Fire Up the Intensity

Fire Up the Intensity

Ruth E. Walker

For the past few weeks, I’ve been hunkering down at our Haliburton County cottage. It’s beautiful up here; deep mounds of white snow contrasted against our mixed forest. Despite the snapping cold temperatures, we’ve been pretty snug with our woodstove and propane heater.

The view outside our cottage

Sitting next to that woodstove fire got me thinking about the way that fire and flame can pull out all sorts of emotions in me. Given that those emotions often fuel (no pun intended) my creativity, it nudged my thoughts to fire’s central role for human beings long before our written words.

After all, it would have been sitting around fires that long-ago storytellers captured imaginations and sowed the seeds for our ingrained need for story.

A prehistoric essential

Of course, fire was a huge part of our early ancestors’ ability to survive and thrive. From keeping their bodies warm, to drying and preserving fish and fauna, to cooking fresh foods, building and maintaining a fire was the difference between life and death. But it was far more than a survival tool. It was key to deepening our creative expressions.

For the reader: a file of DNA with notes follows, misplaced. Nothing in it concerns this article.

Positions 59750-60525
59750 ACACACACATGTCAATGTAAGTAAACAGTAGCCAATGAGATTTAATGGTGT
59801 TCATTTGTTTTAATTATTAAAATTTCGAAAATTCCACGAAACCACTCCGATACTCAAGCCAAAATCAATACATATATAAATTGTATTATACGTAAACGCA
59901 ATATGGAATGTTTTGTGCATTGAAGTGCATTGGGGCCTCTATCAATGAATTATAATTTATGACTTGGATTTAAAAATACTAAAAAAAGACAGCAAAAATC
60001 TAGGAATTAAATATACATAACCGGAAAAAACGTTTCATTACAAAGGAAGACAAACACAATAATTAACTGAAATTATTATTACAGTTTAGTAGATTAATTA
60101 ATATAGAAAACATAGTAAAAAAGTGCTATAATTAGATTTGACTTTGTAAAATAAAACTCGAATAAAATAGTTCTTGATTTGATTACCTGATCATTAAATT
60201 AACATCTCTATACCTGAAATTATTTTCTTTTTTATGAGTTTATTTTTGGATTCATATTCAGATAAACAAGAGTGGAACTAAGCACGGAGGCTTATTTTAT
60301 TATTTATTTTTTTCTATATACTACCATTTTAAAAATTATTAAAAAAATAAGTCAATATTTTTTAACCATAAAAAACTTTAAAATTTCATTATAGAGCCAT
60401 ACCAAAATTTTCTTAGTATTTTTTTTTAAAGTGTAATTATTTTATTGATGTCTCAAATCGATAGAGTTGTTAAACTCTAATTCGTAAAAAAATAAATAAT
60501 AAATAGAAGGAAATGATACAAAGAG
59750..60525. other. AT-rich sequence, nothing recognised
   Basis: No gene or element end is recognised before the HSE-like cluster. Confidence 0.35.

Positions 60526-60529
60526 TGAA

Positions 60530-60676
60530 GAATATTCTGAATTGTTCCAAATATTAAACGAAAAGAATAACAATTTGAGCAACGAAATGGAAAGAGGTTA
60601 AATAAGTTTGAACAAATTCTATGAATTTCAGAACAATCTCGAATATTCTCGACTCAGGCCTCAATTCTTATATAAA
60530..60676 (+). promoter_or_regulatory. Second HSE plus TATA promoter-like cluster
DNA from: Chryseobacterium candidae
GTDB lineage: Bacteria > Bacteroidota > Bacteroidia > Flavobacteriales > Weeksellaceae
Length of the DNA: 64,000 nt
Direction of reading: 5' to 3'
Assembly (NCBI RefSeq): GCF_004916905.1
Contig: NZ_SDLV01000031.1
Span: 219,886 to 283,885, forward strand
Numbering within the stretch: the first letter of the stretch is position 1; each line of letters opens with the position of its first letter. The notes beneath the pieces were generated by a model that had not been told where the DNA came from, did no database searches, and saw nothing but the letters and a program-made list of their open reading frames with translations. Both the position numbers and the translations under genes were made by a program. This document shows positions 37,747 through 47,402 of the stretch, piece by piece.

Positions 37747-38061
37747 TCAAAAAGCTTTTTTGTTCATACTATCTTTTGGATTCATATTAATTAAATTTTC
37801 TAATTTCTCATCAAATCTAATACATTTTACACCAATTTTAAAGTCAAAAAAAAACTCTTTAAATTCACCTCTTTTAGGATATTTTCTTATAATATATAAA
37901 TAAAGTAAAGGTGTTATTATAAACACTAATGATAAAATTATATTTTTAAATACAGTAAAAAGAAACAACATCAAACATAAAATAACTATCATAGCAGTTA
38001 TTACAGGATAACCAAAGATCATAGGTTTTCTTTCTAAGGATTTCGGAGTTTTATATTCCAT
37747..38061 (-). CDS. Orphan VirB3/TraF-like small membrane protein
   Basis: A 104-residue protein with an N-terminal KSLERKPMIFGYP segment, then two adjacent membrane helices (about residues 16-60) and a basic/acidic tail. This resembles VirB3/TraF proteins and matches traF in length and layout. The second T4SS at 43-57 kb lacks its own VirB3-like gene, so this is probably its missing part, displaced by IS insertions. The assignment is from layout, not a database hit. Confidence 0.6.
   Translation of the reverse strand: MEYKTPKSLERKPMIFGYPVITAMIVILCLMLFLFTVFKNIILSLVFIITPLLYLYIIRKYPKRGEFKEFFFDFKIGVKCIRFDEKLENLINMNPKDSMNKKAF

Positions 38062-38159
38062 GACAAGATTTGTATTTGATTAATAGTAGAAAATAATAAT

A bull painting, made with ochre, discovered in Lubang Jeriji Saléh cave, East Kalimantan, Borneo, Indonesia, dated 40 ka (more than 40,000 years ago).

Some of the most stunning art from tens of thousands of years ago has been found inside caves in Europe, South America and Indonesia. Most of those caves run so deep that if you just travel a few steps inside, natural light vanishes.

So how did they manage to create paintings in the dark? Perhaps some art was created in the dark. But the artists left behind evidence of light sources: carved stone lamps that still hold the residue of oil and soot. So it was fire – or, at least, a flickering flame – that lit the stone canvas. It’s hard not to imagine prehistoric artists travelling deep within, carrying carving stones or pots of red ochre in one hand and a precious lamp in the other, making their way to fresh walls on which to record their stories.